While data was previously mainly used for reporting purposes, data must now be available more quickly, in larger quantities, and for various purposes. The need to exploit the investment in data within organizations is growing. New forms of data usage are becoming increasingly popular, for example; data science, edge analytics, and customer-driven BI. Due to the breakthrough of artificial intelligence (AI) in the past year, significant demands are being placed on how data is processed and structured.
No Longer Sustainable
These forms of data usage are what organizations want to properly support. How do organizations do that? In the past, organizations collected data from one or more source systems into an operational data store. Data was then physically copied to a data warehouse to organize information and make it available for reports. This process of ‘data management’ takes a lot of time and effort and is no longer sustainable in the digital age. The amount of data has increased substantially, its diversity has expanded, and the urgent need for quick access to data-driven insights is more pressing than ever before.
Many organizations are reaching the limits of their data warehouse solution and are looking for ways to present information from various data sources to end-users in a smooth and uniform manner. But what does that look like in practice? What elements are necessary? And what benefits can be achieved?
The Step to Data Management 2.0
According to Jack Klaassen, Director of Innovations & Technology at Macaw, we will see a shift to other methods of data management in the coming years. “The major software vendors are already responding to this. Take Microsoft with Fabric, for example. Data is no longer physically copied in Fabric. The tool uses OneLake to create a virtual environment where different data sources come together without replicating data. It doesn’t matter where the data is located, what structure it has, or what technology the source system uses. All traditional steps to enrich data are therefore skipped.”
“That doesn’t mean you no longer need data management”, says Klaassen. This crucial process now takes place in one virtual environment (such as OneLake), where you set rules to determine how users can logically view the data. This makes it much clearer to secure things like data security, data governance, and data quality. Harry Boers, Business Developer: “OneLake and Fabric are the enablers to facilitate the scaling of traditional reports to new forms of data usage. Both in the current and in the future situation.”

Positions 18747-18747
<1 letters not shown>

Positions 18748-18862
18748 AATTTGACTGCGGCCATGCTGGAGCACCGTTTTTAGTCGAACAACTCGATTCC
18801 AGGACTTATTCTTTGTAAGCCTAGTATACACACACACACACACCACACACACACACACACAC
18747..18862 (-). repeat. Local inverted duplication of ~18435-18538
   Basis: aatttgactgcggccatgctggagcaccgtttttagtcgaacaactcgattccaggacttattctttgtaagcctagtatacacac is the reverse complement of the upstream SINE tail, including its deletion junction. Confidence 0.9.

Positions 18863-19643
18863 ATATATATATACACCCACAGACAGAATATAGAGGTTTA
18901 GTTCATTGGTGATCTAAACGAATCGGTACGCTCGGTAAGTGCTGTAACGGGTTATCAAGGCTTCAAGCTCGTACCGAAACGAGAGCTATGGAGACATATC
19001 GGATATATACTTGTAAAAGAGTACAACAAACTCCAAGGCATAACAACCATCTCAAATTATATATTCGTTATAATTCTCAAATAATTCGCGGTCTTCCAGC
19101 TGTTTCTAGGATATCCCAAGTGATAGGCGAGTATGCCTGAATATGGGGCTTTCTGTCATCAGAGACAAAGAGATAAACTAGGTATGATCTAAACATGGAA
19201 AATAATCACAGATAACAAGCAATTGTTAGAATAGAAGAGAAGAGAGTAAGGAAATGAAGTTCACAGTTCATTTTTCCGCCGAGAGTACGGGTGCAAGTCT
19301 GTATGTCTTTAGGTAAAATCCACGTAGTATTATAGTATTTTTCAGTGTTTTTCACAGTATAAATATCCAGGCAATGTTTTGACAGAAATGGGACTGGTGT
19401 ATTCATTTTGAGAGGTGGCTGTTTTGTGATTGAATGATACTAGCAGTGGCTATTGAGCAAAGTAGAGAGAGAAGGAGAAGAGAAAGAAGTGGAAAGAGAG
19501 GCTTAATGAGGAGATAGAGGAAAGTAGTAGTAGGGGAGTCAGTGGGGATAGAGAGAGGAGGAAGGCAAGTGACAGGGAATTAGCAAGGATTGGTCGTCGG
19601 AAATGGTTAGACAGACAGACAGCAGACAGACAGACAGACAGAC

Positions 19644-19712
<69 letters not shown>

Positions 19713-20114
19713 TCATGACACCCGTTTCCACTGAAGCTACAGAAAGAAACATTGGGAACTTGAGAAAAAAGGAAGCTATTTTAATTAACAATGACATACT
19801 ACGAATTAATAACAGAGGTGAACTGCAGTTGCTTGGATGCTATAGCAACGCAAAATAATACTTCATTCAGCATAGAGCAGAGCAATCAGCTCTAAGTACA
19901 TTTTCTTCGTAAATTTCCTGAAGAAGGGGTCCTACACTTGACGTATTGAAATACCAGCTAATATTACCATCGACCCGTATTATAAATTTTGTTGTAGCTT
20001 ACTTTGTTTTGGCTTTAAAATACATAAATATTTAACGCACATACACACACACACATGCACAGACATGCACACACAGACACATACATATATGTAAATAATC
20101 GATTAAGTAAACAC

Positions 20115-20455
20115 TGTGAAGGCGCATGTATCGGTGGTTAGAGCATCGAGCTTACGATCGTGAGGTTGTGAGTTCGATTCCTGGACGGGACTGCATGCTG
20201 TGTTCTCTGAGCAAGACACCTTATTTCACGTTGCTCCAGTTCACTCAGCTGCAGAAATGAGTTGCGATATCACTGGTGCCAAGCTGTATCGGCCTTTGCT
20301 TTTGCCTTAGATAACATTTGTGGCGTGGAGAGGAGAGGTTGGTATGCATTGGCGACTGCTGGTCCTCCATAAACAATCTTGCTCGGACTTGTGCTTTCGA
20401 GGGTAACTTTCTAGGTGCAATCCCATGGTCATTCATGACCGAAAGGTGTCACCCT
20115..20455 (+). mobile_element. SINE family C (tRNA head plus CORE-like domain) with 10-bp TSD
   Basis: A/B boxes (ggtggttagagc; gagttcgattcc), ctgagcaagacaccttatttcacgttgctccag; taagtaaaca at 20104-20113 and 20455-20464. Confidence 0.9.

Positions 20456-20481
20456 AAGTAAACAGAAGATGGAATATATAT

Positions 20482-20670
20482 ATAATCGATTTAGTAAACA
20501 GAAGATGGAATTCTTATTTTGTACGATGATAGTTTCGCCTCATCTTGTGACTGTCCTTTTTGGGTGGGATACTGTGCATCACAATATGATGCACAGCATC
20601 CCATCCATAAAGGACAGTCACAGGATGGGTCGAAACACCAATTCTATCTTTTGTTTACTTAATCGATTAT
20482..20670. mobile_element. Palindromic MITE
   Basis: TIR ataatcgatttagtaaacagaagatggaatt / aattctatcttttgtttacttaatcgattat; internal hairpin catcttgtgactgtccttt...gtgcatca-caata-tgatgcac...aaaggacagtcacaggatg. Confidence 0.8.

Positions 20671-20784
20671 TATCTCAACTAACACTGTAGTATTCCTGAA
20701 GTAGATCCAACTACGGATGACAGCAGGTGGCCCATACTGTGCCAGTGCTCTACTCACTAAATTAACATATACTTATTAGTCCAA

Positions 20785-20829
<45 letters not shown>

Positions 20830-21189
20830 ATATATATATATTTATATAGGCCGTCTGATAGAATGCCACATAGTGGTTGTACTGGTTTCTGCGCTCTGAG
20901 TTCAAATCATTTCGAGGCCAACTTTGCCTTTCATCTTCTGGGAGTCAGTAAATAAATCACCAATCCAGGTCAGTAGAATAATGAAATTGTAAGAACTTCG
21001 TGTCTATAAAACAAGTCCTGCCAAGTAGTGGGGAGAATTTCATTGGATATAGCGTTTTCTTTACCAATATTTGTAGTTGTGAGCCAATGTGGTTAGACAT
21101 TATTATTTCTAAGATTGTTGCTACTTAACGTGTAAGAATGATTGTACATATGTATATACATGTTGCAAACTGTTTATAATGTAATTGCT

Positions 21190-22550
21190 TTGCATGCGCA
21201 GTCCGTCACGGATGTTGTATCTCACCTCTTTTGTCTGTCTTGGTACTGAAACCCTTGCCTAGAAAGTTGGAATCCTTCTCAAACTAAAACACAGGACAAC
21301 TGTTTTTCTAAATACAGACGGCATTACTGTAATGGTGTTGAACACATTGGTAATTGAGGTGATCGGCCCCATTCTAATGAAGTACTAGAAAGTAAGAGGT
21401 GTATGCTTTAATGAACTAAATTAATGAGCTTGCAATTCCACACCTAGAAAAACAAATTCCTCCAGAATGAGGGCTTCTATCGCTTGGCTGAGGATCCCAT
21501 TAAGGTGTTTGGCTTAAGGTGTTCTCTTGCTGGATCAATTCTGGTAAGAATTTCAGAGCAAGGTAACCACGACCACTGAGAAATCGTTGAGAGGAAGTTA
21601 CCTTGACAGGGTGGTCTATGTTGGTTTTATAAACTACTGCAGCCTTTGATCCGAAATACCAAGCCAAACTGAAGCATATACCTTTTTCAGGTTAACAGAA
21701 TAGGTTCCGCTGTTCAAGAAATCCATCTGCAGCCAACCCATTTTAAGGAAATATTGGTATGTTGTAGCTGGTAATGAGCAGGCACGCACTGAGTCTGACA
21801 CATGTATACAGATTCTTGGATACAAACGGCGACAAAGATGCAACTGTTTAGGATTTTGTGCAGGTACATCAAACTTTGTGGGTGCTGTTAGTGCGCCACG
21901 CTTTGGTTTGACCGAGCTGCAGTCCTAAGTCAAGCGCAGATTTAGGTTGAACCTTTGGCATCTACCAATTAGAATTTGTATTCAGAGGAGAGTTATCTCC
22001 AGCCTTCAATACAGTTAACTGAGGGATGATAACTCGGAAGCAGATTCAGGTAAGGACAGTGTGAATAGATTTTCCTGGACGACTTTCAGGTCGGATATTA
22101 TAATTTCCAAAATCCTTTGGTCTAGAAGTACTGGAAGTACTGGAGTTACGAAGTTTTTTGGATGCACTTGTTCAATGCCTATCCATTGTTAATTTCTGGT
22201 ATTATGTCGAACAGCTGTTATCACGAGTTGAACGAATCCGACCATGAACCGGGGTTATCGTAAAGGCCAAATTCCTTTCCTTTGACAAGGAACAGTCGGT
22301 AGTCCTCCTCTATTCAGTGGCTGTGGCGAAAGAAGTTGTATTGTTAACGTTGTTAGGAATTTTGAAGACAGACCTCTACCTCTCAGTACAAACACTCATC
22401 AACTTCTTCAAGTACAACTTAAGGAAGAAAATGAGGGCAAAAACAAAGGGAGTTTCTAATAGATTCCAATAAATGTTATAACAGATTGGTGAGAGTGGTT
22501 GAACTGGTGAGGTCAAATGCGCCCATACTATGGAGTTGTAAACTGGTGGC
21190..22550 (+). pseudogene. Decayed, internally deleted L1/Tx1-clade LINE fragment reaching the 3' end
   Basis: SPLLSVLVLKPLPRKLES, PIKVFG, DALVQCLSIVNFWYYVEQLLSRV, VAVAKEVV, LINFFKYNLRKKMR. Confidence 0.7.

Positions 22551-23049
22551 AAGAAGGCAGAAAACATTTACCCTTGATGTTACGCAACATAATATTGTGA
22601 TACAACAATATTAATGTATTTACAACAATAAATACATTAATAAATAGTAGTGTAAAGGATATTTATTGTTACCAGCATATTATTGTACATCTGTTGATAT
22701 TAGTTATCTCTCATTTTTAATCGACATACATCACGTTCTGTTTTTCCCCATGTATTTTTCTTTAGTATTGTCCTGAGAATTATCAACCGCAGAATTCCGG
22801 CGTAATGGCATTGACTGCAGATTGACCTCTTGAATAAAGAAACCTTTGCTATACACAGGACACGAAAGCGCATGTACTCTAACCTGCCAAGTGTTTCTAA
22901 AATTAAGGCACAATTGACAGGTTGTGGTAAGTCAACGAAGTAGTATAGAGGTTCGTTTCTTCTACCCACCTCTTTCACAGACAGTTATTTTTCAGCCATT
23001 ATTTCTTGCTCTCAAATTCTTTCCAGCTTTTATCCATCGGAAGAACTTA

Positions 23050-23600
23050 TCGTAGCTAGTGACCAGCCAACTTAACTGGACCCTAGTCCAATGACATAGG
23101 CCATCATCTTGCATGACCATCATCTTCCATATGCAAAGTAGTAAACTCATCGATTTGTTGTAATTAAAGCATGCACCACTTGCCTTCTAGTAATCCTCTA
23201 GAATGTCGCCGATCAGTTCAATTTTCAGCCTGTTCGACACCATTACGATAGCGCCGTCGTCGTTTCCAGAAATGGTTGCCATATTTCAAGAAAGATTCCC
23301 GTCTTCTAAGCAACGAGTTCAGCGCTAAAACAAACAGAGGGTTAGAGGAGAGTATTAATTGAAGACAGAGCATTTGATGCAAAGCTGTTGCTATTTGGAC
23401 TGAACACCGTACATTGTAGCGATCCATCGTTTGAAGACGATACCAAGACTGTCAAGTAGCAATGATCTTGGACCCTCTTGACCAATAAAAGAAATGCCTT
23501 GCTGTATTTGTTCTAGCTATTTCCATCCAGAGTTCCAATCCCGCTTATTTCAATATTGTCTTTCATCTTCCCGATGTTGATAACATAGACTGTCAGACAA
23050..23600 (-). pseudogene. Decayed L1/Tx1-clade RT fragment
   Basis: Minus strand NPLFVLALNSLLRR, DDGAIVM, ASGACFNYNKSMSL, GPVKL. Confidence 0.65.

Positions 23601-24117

What if You’ve Already Started?
What do you do if your in the middle of a project to replace or migrate your old data environment to the cloud? Klaassen: “That’s no problem. Your new data warehouse, but also existing data lakes, data marts, and other solutions can eventually be virtualized and connected to, for example, Fabric. The most important thing is that you have already started to extract value from data and are experimenting with new forms of data usage. Companies take that step at their own pace because they run into the limits of their current data environment. What I recommend to organizations is not to look at data management only from a financial point of view. Of course, the financial side is important to build a solid business case, but also take into account things like better decision-making and faster adaptation to changes.”
Map Your Current Data Management
What steps can organizations themselves take to embrace the new way of data management? Boers: “Start by identifying important data sources and systems within your organization. Analyze the quality of your data and map out use cases and business needs. You can do this by evaluating the impact of your current data management on various aspects such as customer satisfaction and efficiency. This gives you better insight into the data challenges within the organization and helps management and other stakeholders understand the need for improved data management.”
In the whitepaper ‘The Strategic Importance of Master Data Management for the Modern Organization,’ we go further into these steps and share tips on how you can get started with (master) data management.